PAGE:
In Massachusetts, the legislature is considering passing a bill that would require banks to be more responsible for the upkeep of foreclosed properties. The bill would require banks to post a $10,000 bond with each foreclosed property that would be used to maintain the property if the bank fails to do so. If passed, the bill will provide relief to taxpayers who currently pay the cost of keeping foreclosed houses safe and maintained.
Not surprisingly, the Massachusetts Bankers Association opposes the legislation. They argue that requiring banks to post bonds for foreclosed properties would increase the cost of borrowing to all banking customers.
How Do Foreclosures Work? In order to foreclose on a mortgage, the lender must first prove that the borrower is in default. After the lender contacts the borrower and attempts to resolve the default with the homeowner, the lender files a lawsuit with the court against the borrower. The purpose of filing a lawsuit is to obtain court approval to initiate foreclosure. Because the lender must go through court in order to initiate foreclosure proceedings, the process is known as judicial foreclosure.
Non-judicial foreclosures occur when the borrower signs a deed of trust which contains the power of sale clause. The clause enables the trustee to initiate a foreclosure sale without having to go to court. The trustee starts the non-judicial foreclosure process by recording a notice of default and election to sell. After a three-month waiting period, the trustee may publicize, post, and record a notice of sale. If the sale is not postponed and the borrower does not exercise his right of reinstatement or redemption, the property is sold at action to the highest bidder.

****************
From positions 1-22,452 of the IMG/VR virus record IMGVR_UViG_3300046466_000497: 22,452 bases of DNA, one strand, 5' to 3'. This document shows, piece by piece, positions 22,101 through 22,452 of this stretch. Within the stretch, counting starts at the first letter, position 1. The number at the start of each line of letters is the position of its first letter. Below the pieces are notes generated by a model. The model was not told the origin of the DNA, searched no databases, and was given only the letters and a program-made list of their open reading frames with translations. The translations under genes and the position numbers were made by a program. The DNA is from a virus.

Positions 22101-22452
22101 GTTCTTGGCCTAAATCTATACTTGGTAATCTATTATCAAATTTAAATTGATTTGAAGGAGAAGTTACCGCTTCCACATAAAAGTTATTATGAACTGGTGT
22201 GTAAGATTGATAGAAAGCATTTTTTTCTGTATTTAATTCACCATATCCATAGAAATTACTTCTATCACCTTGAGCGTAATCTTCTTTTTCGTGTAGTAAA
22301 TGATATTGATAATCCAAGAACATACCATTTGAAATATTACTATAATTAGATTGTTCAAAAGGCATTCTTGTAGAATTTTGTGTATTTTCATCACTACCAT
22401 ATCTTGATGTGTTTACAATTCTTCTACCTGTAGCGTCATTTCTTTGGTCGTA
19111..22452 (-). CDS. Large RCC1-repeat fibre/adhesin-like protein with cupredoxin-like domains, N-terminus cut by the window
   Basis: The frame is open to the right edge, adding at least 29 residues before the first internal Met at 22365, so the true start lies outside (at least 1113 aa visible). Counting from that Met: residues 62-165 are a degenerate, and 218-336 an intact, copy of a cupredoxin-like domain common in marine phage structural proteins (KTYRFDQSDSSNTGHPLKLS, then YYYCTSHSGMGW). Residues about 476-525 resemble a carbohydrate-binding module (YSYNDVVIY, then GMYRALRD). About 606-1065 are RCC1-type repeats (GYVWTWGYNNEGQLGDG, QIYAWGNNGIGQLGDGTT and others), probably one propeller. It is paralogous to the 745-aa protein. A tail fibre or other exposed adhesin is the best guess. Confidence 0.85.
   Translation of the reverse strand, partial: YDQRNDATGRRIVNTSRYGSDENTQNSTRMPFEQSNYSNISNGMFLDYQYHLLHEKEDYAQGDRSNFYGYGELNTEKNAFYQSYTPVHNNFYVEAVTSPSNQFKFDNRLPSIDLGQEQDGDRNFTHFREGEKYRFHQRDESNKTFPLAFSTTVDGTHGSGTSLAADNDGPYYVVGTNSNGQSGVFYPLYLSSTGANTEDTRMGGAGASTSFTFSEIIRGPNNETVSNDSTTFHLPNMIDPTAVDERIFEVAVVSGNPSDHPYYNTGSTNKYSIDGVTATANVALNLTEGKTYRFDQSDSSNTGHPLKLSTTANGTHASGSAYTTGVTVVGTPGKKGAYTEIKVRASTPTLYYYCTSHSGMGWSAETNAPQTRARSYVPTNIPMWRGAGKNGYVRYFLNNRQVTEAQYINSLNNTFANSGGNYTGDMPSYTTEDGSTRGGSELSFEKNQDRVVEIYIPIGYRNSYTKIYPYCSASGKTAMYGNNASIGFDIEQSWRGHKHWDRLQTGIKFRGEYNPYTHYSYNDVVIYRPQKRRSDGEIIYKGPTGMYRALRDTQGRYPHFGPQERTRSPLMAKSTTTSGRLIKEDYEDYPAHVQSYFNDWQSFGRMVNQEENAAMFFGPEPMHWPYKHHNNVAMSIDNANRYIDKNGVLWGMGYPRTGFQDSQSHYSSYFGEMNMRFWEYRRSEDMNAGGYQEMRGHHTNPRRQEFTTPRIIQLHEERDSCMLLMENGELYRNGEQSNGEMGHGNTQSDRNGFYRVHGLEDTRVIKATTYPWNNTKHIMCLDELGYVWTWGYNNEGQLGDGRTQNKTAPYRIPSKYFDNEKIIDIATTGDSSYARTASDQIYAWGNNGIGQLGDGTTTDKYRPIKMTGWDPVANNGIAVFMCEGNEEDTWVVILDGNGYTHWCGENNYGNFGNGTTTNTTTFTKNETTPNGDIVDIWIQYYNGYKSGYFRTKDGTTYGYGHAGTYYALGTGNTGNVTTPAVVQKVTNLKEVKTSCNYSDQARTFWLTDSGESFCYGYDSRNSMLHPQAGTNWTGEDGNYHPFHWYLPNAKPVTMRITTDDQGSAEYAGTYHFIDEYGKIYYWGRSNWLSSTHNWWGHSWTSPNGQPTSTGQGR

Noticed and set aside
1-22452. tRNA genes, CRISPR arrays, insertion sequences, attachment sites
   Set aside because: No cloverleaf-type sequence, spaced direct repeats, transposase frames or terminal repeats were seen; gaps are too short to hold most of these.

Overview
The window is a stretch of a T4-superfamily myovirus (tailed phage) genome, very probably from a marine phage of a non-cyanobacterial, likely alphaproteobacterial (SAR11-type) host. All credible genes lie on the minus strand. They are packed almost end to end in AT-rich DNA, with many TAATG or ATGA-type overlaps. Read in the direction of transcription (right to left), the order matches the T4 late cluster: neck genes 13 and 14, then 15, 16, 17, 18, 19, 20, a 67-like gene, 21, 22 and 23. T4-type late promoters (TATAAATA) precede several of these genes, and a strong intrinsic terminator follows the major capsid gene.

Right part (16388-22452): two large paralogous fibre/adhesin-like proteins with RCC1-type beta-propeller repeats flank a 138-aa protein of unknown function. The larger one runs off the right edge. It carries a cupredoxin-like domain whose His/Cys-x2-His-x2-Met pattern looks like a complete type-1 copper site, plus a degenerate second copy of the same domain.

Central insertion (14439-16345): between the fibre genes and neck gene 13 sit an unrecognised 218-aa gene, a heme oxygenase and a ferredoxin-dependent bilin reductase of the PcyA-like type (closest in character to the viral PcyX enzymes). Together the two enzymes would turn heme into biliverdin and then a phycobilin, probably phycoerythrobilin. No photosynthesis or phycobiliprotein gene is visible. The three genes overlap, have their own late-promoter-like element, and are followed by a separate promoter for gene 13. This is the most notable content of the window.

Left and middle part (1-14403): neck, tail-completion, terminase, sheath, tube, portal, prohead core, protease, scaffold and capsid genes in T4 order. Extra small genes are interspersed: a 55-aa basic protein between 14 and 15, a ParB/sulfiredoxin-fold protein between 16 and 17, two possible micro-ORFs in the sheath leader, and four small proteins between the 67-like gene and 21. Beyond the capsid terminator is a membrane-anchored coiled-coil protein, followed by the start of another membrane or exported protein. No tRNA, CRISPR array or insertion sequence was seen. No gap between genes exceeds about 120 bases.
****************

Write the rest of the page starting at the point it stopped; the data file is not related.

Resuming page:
What Responsibility do Banks Have to Maintain Foreclosed Properties?
Banks are supposed to foreclose upon properties quickly, but that often is not the case. Most banks do not have the extra incentive in the form of a security deposit or bond, so taking several months or even years to re-sell the property is the norm.
Some states, however, have enacted similar legislation. Banks and lenders in Hempstead, New York have to post a $25,000 security deposit each time a home in the town goes into foreclosure. In 2014, New Jersey enacted a law that requires creditors to maintain vacant property during pending foreclosures. Unlike Hempstead, banks aren’t required to post a security bond. Instead, the banks are fined if they are found to have not adequately maintained the vacant property.
Why enact this legislation? Mainly to prevent zombie properties, or foreclosed homes that have become abandoned or vacant, from depreciating the values of neighboring homes. When a homeowner falls behind on the mortgage, the bank begins the foreclosure process, which includes kicking out the homeowner. Foreclosure procedures are long and arduous in most states. As a result, many banks let the property simply sit in a state of disrepair for months or years. The effect is that the property falls into a state of disrepair which depreciates the value of surrounding properties.
In short, most states don’t have requirements for banks to post security deposits to incentivize banks to speed-up the foreclosure process.
Are Security Bonds Posted by Banks a Good Idea?
The impact of foreclosures on the surrounding neighborhood is well documented. For instance, Mount Vernon, New York, lost a whopping $3.9 million in home value due to just 19 zombie homes in the area. Zombie properties along with bank and federally-owned foreclosed home have decreased property values in Monroe County, New York by as much as $11 million.
Massachusetts’s proposed legislation will help prevent foreclosed properties from sitting unattended and falling into a state of disrepair. What better way to encourage banks to quickly foreclose upon a property than to make them pay a security deposit? If the bank quickly forecloses on the property, they will receive their security deposit back. If they let the home become a zombie property, their security bond is cashed by the city to maintain the property.